After Senjokaku, we headed down the steps to Itsukushima Shrine, which is a massive Shinto shrine built in 1168. The torii gate is huge, and set out to sea. At low tide you can walk right up to it, but only for a couple of hours each day. We walked around the shrine (only about 300yen) and Naoko explained to us the different traditions and meanings of the architecture and customs. She showed us how to pray (you make a donation and then bow twice, clap twice, and bow once more) and it was amazing to see hundreds of people doing the same thing, no one rushing or getting mad despite the crowds. There are lots of amazing things to see and do in the shrine, but we were on a time limit, so we kept going and had a small break to eat some momiji manju, a local speciality and drink some tea. The momiji manju is a little sweet cake, served warm, in the shape of a maple leaf. They have different fillings, and we had red bean paste which was absolutely delicious. Later in the day I also bought a chocolate one and a green tea one because I’m on holidays and that’s what I get to do.

torii gate

 

Itsukushima Shrine

 

momiji manju

After our break, the unthinkable happened and my camera ran out of battery. I will poach plenty of pictures from Dad, but it’s still such a pity because the next thing we visited was easily my favourite part of the day. Daisho-in Temple is the most naturally beautiful part of the world I have ever visited. I’m sure that I will see many things to challenge that in my travels to come, but for now I think it is safe to say I have never seen anything so breathtaking. We saw far too many things for me to remember and document accurately in my blog, but please take my word for it and add it to your bucket list if you haven’t already seen it. Highlights that Naoko showed us include the 500 Rakan statues (Shaka Nyorai’s disciples), the Mizukake Jizo (statues who look after the souls of deceased babies and children) and Henjyokutsu Cave (containing the principle Buddhist icons of the eighty eight temples of the pilgrimage route on Shikoku and which you walk around to ‘complete’ your own mini version of the pilgrimage). It was a stunning place, with the rainwater falling and the cherry blossoms and the maples and the rock gardens and the mountains.Wow. To quote V for Vendetta, God was in the rain.

Once we finished at the temple, our three hours with Naoko was up. She very kindly walked us back to the shopping street and helped us find a suitable restaurant. We then sat down and rested out feet and ate a big lunch of udon soups, curry and oysters, among other bits. I did try an oyster, and while I could appreciate the superiority of the taste, it wasn’t completely for me, so Dad got to eat the rest. I practised a bit of my very shoddy Japanese, but again, the staff were so lovely and obliging that it wasn’t a problem. After we finished lunch we did a quick shop up and down the street, bid farewell to my new Bambi friends, and got on the launch boat back to the marina. I Skyped with Sean (Hi Sean!) and then we went out – finally! – for ramen!! Yayyyyy!! It was tonkotsu ramen as well – my favourite type. It was even better than I expected and we left the restaurant stuffed full. We took the long walk back to the hotel, stopping at two bookshops along the way. I found a second hand copy of Peter Pan in Japanese so I bought that (that’s the second Peter Pan I have bought on this trip!) and we got back to the hotel just in time to finish this blog and go to bed. Phew!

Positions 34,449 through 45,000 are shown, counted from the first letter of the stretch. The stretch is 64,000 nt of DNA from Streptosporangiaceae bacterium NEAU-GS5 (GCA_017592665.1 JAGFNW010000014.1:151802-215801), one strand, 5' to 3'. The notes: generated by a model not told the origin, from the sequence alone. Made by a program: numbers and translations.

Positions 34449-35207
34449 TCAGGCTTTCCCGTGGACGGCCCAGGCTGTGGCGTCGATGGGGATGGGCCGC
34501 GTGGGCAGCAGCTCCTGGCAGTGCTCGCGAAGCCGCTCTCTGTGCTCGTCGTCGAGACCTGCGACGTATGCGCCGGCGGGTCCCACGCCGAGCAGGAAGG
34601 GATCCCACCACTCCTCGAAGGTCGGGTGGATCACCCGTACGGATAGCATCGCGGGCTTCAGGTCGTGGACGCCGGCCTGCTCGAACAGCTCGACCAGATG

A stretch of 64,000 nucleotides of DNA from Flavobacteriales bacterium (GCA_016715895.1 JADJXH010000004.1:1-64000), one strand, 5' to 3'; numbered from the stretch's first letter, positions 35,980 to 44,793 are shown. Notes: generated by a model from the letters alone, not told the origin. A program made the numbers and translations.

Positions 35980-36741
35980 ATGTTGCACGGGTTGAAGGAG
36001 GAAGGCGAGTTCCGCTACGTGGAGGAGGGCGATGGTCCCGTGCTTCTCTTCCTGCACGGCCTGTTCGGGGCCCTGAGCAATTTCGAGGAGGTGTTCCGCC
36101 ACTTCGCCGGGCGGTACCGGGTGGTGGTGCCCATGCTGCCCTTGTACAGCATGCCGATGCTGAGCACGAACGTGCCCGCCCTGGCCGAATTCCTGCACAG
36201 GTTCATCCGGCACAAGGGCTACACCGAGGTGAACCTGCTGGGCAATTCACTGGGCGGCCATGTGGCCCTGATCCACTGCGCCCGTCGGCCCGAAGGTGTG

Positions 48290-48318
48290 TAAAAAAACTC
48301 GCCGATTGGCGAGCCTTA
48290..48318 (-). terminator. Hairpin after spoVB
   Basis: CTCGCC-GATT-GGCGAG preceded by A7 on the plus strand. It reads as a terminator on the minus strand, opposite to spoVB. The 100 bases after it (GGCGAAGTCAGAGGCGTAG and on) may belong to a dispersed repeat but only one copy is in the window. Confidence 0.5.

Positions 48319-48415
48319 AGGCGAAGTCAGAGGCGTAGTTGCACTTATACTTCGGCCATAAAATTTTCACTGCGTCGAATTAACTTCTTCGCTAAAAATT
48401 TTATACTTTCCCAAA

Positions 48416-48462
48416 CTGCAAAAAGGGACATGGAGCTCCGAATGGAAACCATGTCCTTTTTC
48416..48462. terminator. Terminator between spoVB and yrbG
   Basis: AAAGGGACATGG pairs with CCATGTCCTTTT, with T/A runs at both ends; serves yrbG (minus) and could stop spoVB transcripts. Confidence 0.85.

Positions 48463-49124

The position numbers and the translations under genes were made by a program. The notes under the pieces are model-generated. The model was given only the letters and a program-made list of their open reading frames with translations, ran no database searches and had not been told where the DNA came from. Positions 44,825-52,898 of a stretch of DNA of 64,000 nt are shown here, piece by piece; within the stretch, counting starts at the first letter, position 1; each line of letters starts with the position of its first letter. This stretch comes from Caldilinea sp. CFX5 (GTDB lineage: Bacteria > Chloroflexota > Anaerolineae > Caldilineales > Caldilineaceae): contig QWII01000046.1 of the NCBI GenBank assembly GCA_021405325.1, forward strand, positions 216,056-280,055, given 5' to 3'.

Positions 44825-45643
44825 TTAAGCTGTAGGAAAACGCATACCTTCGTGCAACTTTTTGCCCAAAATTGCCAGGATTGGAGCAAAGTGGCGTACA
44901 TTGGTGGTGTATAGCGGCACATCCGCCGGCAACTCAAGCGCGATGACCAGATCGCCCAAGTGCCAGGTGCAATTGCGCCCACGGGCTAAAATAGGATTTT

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Miyagawa Market and Hida No Sato

We were up early this morning, meeting in the kitchen for breakfast before heading down to the Jinya-mae morning market. This is a tiny little market in front of the historic government house with an emphasis on fruit and vegetables, mostly homegrown. We bought the biggest apple I have ever seen and have just eaten it for dessert as I write this. It was grown on the stall owners farm and was sweet and crispy. Just beautiful. After we’d looked through Jinya-mae, Marnie and I headed back to the temple for Buddhist prayers at 9.30. Yukina, our host, lives and works at the temple, and she was also does the prayers. She lit incense sticks and chanted, using sticks to hit the bowls and make them sing. It only went for about ten minutes, but it was a very peaceful and meditative way to spend a morning interlude. I felt really rested afterwards.

Zenkoji temple, where we are staying

Zenkoji temple

Marnie and I rejoined Margaret and Dad at Miyagawa morning market along the river. This is a bigger market, running across the river, and the stalls range from vegetables to wooden toys to honeycomb to jewellery, just to name a few. The day was warm and sunny and beautiful and we wandered up and down sampling as much free food as we could and buying little souvenirs like sarubobo dolls and fans. We also had Hida beef (the region that Takayama belongs to is the “Hida” region) and this continued to enforce Japan’s reputation for cooking the tastiest beef ever.

Miyagawa morning market

Green tea ice-cream (not as good as Riley’s)

Flowers for sale

Hida beef skewer aka party in my mouth